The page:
Lord Low of Dalston: I wish to put a point to the noble Lord that I hope he finds helpful. One thing that has been made clear to us in the debate is that the Attorney-General's fiat comes much too late and is not a sufficient safeguard, as a lot of the damage to people who wish to practise the right of free speech is done long before the matter comes to the prosecuting authorities or the courts or anything of that kind. The point that has been made is that the guidance is not sufficiently helpful in emphasising to the police the imperatives of free speech and that more weight should be given to that in the guidance. Does the noble Lord agree that it could be helpful to this whole issue if the Government would revisit the guidance on these questions?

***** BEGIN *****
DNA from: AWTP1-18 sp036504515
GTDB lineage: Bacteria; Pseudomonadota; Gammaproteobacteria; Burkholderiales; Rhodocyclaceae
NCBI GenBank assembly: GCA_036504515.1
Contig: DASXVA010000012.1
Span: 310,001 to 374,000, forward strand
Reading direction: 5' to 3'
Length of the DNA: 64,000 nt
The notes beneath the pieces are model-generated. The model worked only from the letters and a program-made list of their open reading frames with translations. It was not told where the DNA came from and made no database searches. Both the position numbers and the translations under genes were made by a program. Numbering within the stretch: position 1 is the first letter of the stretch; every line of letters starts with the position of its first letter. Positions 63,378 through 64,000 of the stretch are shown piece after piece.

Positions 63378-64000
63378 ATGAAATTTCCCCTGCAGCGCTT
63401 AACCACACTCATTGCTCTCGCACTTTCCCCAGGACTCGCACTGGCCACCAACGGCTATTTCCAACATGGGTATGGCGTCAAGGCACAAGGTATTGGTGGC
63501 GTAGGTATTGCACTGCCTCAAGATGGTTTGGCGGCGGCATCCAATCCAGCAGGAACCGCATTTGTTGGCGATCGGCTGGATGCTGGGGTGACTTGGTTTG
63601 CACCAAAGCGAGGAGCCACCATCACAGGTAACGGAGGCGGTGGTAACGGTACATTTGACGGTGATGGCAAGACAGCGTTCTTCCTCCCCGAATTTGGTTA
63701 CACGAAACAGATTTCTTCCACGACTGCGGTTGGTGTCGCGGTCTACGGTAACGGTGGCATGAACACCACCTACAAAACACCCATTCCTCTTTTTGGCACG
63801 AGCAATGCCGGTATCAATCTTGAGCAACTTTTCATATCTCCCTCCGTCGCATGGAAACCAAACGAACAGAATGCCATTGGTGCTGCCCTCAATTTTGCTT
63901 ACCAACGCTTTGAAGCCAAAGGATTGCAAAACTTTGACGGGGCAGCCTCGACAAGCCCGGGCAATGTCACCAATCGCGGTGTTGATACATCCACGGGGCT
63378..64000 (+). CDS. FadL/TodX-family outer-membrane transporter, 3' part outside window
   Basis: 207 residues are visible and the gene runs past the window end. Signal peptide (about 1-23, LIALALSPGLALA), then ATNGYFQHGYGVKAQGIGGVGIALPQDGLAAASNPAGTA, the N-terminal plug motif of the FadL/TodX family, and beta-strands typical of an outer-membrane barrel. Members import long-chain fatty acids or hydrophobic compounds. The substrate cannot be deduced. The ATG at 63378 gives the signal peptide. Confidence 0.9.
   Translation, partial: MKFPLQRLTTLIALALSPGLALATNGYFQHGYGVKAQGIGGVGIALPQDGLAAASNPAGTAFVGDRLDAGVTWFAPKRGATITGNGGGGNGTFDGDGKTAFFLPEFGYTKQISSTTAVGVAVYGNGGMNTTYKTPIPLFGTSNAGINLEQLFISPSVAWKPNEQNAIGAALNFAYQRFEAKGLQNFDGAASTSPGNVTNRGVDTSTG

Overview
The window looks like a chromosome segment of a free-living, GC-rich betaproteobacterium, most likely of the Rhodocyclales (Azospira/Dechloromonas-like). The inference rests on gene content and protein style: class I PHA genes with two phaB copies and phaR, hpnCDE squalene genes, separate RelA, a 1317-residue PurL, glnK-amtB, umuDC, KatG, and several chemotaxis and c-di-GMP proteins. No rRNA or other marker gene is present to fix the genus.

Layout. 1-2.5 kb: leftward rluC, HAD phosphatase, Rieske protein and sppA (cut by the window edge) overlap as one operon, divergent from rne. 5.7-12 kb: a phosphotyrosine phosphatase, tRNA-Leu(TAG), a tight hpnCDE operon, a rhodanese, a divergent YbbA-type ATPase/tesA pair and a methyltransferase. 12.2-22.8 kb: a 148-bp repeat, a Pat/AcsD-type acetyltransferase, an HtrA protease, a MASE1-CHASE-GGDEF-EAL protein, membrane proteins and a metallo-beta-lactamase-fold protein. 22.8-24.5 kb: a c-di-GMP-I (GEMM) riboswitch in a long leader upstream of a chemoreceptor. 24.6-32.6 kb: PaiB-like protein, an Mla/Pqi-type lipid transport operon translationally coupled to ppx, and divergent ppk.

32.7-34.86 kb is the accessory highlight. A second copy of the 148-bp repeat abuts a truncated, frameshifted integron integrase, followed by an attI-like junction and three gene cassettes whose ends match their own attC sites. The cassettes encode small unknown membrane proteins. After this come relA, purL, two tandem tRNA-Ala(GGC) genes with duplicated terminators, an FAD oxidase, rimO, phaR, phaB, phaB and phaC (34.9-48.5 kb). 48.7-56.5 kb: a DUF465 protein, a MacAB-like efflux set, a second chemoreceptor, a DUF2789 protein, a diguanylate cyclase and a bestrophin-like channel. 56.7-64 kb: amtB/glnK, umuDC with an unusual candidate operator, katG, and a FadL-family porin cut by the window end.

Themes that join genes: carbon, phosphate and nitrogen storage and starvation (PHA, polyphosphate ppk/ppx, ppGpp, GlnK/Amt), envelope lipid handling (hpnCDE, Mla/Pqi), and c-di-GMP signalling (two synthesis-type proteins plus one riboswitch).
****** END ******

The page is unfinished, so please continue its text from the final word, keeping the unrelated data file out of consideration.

Lord Kingsland: I am so sorry to interrupt, but I simply make the point that this is not an amendment by the noble Lord, Lord Waddington. It is about whether or not Clause 61 should stand part of the Bill. That is a not unimportant point when-if the noble Lord, Lord Waddington, so wishes-your Lordships vote.
Lord Bach: I am most grateful to the noble Lord for telling me something that I already knew. I did not hear him comment when others described this as the Waddington amendment, but there we are. He is quite
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Let me deal with the police. Some of the concerns we heard last year and this year involved examples which were regarded, perhaps not surprisingly, as inappropriate and overzealous action. As I understand it, those examples concerned public order offences in Sections 4A and 5 of the 1986 Act, which relate to harassment, alarm or distress. The crucial point is that those offences have a substantially lower threshold than the offence we are discussing, cover a wider range of behaviour and carry a lesser maximum penalty.